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Treaties: Covenants under God


April 16, 2010
-Deborah Froese

WINNIPEG, Manitoba — Adrian Jacobs agrees with the sentiment displayed on billboards and advertisements across Canada. “We are all Treaty people,” he says. “When the Treaties were negotiated, they bestowed rights and responsibilities on both First Nations and Euro-Canadian settlers.”

An Aboriginal speaker, educator and author, Jacobs brought his perspectives to the April 9 opening worship service of the annual Spring Partnership Circle “Removing Barriers, Building Bridges,” which brought Aboriginal and non-Aboriginal partner churches together at Thunderbird House in Winnipeg. A ministry of Mennonite Church Canada and Mennonite Church Manitoba, the event was shaped around the theme “We are All Treaty People, Biblical Perspectives on Covenant.”

As a member of  Cayuga Nation of the Six Nations of Grand River Country, Jacobs grew up near Caledonia, a First Nations land claim area. With a number of relatives involved with land claims at leadership levels, Jacobs was exposed to the issues from an early age and when he became a Christian he felt even more compelled to participate. 

“I grew up thinking Christianity was a white man’s religion,” Jacobs says.  “But things happened that were miraculous, wonderful.”  He describes a youth of experimentation and rebellion and he jests that his older brother mentored him in sin.  But one morning Jacobs awoke at 4:00 a.m. to hear that same brother praising God for singing birds and the beauty of the emerging day.

“He changed,” Jacobs says.  “He was a follower of Jesus.”

Jacobs tried to argue against his brother’s new conviction, but to no avail.  Eventually Jacobs became a Christian too – and it challenged his identity. “I took everything that was native and burned it,” he says, referring to religious acculturation.  He was unhappy and unsettled without understanding why.  When he ventured into the library of the National Native Bible College  in Tyendinaga Mohawk Territory, near Deseronto Ont., he found that although the library held thousands of books, only a few of them featured Aboriginals.  The weighty imbalance led him to a study of Aboriginal issues and into a journey of rethinking his perspectives about culture and Christianity.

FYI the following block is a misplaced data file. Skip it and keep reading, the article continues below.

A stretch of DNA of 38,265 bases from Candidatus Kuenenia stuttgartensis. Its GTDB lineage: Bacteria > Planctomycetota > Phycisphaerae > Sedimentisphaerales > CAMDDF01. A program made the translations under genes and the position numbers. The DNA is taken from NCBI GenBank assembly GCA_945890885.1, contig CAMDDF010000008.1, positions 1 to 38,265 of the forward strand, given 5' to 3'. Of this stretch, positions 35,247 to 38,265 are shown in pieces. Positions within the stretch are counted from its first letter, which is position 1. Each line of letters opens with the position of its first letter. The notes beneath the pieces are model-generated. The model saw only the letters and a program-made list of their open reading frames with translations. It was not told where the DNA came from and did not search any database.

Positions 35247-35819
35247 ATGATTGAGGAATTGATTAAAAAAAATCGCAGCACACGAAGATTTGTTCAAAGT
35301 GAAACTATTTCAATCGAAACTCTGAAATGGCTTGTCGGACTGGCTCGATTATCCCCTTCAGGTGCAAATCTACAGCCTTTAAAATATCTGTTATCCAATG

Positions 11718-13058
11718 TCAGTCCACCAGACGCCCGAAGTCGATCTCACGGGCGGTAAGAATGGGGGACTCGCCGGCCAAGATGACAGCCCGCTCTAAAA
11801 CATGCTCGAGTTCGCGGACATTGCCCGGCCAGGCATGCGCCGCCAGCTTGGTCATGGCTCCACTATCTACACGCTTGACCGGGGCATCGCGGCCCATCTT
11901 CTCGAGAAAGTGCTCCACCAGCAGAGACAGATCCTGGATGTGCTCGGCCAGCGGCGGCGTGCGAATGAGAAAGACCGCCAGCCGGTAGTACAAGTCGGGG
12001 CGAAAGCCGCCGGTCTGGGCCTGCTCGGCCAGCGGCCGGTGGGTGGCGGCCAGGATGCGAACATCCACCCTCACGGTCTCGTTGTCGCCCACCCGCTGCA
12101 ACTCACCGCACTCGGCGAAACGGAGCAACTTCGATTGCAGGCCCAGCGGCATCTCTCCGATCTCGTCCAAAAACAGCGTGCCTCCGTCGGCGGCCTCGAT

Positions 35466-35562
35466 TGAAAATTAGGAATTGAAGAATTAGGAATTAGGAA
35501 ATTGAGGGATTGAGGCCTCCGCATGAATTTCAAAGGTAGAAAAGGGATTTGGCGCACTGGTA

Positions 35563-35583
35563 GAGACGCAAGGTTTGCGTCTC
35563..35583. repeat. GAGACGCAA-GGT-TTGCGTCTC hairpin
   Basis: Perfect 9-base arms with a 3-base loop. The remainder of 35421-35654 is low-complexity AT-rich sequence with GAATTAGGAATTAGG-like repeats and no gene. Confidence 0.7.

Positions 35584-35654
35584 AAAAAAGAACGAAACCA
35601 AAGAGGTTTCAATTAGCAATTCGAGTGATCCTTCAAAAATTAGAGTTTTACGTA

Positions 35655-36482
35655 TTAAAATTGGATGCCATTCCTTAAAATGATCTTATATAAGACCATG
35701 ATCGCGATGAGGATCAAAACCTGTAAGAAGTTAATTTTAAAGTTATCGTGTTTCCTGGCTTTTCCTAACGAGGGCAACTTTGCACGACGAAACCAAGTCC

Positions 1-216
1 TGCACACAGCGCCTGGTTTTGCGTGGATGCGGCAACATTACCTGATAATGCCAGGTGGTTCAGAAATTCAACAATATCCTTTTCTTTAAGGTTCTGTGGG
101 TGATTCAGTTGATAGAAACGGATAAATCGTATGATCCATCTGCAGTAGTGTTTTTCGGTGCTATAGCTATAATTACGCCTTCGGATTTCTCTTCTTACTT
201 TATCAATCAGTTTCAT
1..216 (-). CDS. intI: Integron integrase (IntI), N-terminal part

“Culture is such a pervasive thing that it’s something we don’t even realize we live with,” Jacobs observes in an interview for Mennonite Church Canada’s radio program, Church Matters. “Culture is the framework in which we respond to different things including faith.  Faith is an aspect of responding to the understanding that you have of God or of spirituality and Creation, and when you respond, you respond from your culture. As a native person my view of the world is shaped by my culture and my reading of scripture is shaped by God as well.” 

Re-embracing his heritage and understanding his faith through his culture led Jacobs to advocate for his people, particularly in regard to land claim issues.

Canadians generally view treaties and violation of them as something that the nation must get over and move beyond, Jacobs says, but in the Canadian Constitution, treaties are acknowledged as the law of the land.  First Nations people understand treaties to be covenants or agreements between people under God.

“It’s like the marriage commitment, something that is meant to be a lifelong commitment,” Jacobs says.
He refers to Saul’s murder of Gibeonites to gain favour with the Israelites in 2 Samuel, an act in clear violation of a 400 year treaty between the two nations. As a result, years later during David’s reign, famine ravaged the land. Jacobs points out that David did not deny responsibility for the violation because it had taken place under another administration, but instead asked how he could make amends. The Gibeonites were gracious enough to accept less than what the law required in retribution.

Similarly, Jacobs realizes that Canadians can never fully pay First Nations people what they are owed and First Nations people must be gracious enough to forgive past wrongs so that together, they can work for what is right and fair to both sides. “We don’t want to kick people out of their homes,” he says.

Involved in ministry for more than 20 years, Jacobs has church-planted on his home reserve and served as General Director for Native Ministries with the Wesleyan church.  He belongs to the ministry staff of My People International, and is active within the North American Institute of Indigenous Theological Studies (NAIITS).  In addition, he has written a number of books for Native people and others about Christian life and well-being, and encouraging men to embrace vulnerability and openness. He currently works for the University of Alberta as a Cultural Facilitator with a traveling diabetes medical team.

Borrow writings by Adrian Jacobs at